Blondie was created by my father, Chic Young, in 1930. Blondie began her cartoon life in the same flighty, pretty-girl flapper image of my father's earlier strips (some of which, in his own words, were better not remembered!).
For historical purposes, they were: The Affairs of Jane, Beautiful Bab, and Dumb Dora (appropriately subtitled, She's Not So Dumb As She Looks). Anyway, Blondie Boopadoop was a gorgeous flapper who had a ton of boyfriends...one of whom was Dagwood Bumstead. Dagwood, in those days, was the bumbling, playboy son of billionaire railroad tycoon J. Bolling Bumstead. In his town, J. Bolling not only owned all of the property on his side of the track, but also all the property on the other side of the track....plus 3,000 more miles of the track!
Dagwood wasn't exactly a successful playboy. For instance, his polo pony would stop and eat grass in the middle of the field during a chukker. And once, when he became lost in his own mansion, he experienced the humiliation of having to join a sightseeing tour to get back to the living room.
All of a sudden, the Great Depression was upon us. With families facing disaster, farms being foreclosed, tenants being dispossessed, and nothing on the horizon but despair...this comic strip about a flighty blonde and her boyfriend's millions was not so funny anymore. The Blondie magic began to evaporate as more and more newspapers dropped the comic strip. Blondie was headed for ignominious doom and extinction.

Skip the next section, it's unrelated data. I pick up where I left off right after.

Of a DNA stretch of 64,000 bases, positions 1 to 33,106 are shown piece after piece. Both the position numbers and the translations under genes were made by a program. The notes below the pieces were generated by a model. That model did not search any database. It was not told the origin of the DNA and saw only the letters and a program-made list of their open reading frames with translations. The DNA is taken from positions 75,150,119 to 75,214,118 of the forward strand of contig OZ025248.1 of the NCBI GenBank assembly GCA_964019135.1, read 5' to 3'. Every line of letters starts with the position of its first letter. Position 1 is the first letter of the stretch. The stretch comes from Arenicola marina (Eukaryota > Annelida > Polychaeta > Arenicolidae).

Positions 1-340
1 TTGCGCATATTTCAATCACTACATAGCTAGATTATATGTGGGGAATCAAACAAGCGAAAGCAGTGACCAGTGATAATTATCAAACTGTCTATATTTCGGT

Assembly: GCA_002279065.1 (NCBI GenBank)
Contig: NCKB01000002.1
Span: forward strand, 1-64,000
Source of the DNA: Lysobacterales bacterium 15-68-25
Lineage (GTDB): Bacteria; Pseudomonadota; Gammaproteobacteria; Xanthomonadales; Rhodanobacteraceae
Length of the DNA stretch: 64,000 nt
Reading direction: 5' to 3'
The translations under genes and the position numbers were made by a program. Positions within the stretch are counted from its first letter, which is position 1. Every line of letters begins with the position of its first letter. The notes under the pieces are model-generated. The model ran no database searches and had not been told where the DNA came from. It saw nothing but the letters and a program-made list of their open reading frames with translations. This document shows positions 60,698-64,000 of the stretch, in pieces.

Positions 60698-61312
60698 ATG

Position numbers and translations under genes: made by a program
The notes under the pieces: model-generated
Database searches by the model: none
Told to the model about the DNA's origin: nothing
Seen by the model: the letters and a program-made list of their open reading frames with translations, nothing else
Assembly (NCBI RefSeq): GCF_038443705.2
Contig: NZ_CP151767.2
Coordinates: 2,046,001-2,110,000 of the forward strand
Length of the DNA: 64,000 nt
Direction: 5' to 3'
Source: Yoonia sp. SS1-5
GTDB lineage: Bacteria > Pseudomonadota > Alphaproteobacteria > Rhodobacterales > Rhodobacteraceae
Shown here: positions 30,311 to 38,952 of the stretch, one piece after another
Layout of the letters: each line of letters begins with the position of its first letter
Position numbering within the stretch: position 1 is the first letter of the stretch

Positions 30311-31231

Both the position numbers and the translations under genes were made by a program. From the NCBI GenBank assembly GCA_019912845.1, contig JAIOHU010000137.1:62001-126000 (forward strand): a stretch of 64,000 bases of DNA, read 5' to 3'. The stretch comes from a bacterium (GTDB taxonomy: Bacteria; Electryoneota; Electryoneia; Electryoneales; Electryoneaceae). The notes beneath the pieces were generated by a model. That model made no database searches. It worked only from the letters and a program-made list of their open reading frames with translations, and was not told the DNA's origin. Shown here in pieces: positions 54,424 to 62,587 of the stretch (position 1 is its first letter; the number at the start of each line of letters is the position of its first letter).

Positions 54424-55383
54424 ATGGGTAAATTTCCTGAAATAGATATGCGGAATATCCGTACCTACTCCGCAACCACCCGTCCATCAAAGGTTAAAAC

Then, a miracle happened! Blondie and Dagwood fell in love. Really in love. More than any comic characters before them. They made plans to get married which, at the time, was a bold departure in comics.
So, in true storybook fashion, love conquered all obstacles. After a tumultuous engagement that included a 28-day, 7-hour, 8-minute, 22-second hunger strike, these two unlikely misfits tied the matrimonial knot in the memorable comic strip wedding scene of Feb. 17, 1933.
Dagwood, of course, was immediately disinherited by his parents for marrying "that gold digger blonde." When J. Bolling wrote him out of his will, Dagwood and Blondie had to go out into the world and hack it like the rest of us.
Settling down to a modest lifestyle with children and a dog, they became concerned with real life: making ends meet, raising a family, eating and sleeping. And, these four same topics are still the primary ingredients of the strip to this very day.
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